Australia might be taken to the international trade body by Indonesia over what they call a “discriminatory” decision to ban live cattle exports to the country.
On Wednesday, Australian Agriculture Minister Joe Ludwig announced a ban on live cattle to Indonesia for a period of up to six months as a result of a public outcry over the country’s local abattoirs.
The ban has attracted criticism both from Australian farmers and exporters as well as from Indonesia: “We hope that this is not mainly a special policy for Indonesia… If only applied to Indonesia, this is discriminative and we will submit (a complaint) to the WTO (World Trade Organisation),” said Indonesian Deputy Agriculture Minister Bayu Krisnamurthi.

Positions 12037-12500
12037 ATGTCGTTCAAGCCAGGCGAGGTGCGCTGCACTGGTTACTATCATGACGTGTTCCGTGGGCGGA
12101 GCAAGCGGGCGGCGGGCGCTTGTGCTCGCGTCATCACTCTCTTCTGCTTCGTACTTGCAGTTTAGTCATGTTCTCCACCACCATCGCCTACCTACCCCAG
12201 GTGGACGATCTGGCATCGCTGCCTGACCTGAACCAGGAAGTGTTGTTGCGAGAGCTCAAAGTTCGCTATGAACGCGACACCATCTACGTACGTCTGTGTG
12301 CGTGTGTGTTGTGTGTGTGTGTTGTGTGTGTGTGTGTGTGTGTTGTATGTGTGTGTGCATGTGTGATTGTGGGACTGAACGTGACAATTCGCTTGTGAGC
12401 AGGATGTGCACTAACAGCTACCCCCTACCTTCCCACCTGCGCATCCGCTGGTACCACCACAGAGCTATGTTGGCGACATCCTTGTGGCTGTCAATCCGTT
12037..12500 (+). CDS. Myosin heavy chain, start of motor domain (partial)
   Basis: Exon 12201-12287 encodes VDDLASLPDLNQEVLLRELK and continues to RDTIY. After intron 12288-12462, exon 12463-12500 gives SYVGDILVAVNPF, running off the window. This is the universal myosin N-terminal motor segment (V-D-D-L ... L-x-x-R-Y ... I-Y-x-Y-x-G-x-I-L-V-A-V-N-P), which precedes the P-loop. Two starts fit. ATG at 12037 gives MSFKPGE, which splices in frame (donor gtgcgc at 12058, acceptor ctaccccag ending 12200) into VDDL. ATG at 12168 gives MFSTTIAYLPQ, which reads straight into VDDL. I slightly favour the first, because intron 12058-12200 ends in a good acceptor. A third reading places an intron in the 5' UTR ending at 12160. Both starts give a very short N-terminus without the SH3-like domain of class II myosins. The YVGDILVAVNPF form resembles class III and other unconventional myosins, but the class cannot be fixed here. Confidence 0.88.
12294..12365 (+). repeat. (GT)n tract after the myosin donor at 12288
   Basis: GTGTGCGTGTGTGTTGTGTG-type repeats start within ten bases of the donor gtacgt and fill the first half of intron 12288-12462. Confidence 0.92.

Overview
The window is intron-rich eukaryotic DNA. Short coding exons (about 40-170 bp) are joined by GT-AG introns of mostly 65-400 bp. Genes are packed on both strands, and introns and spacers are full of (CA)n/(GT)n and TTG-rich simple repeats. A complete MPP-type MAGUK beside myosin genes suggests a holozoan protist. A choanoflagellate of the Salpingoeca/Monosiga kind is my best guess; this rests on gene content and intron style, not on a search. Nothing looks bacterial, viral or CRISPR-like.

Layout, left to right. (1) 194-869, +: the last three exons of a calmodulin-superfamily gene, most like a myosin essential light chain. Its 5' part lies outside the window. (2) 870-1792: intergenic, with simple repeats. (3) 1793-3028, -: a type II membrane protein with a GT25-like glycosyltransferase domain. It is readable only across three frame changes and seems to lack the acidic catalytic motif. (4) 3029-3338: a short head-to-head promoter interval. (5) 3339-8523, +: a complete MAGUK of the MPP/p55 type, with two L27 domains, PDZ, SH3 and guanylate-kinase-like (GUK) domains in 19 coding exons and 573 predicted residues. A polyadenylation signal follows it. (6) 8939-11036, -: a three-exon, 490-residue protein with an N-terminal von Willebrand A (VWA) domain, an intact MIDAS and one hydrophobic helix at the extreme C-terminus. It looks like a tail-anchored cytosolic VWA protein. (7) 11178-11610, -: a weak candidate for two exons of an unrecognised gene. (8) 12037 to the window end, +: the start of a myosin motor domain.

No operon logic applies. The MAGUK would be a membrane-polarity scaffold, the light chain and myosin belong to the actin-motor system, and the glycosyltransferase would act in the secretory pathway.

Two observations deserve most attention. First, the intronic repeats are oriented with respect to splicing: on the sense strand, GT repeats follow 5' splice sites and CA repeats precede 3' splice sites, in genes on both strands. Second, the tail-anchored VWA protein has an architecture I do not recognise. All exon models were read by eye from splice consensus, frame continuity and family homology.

According to Krisnamurthi, the same animal welfare conditions are seen in many other countries.
Although Senator Ludwig had informed Indonesia about the ban prior to the decision, Australia’s ambassador to the country, Greg Moriarty, has been called upon to explain it again – by some considered a sign that bilateral relations are under strain.
However, a spokeswoman for Senator Ludwig said in a statement that Australia will stand by its decision: “Australia has the right under World Trade Organisation rules to take actions to ensure that Australian cattle are treated in accordance with international standards on animal welfare.”
She added that the ban could be lifted early early if the standard of Indonesia’s slaughter conditions are improved.